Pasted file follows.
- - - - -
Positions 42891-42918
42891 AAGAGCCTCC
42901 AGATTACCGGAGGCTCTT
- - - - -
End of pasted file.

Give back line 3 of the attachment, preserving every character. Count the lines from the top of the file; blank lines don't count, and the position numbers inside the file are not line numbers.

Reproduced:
42901 AGATTACCGGAGGCTCTT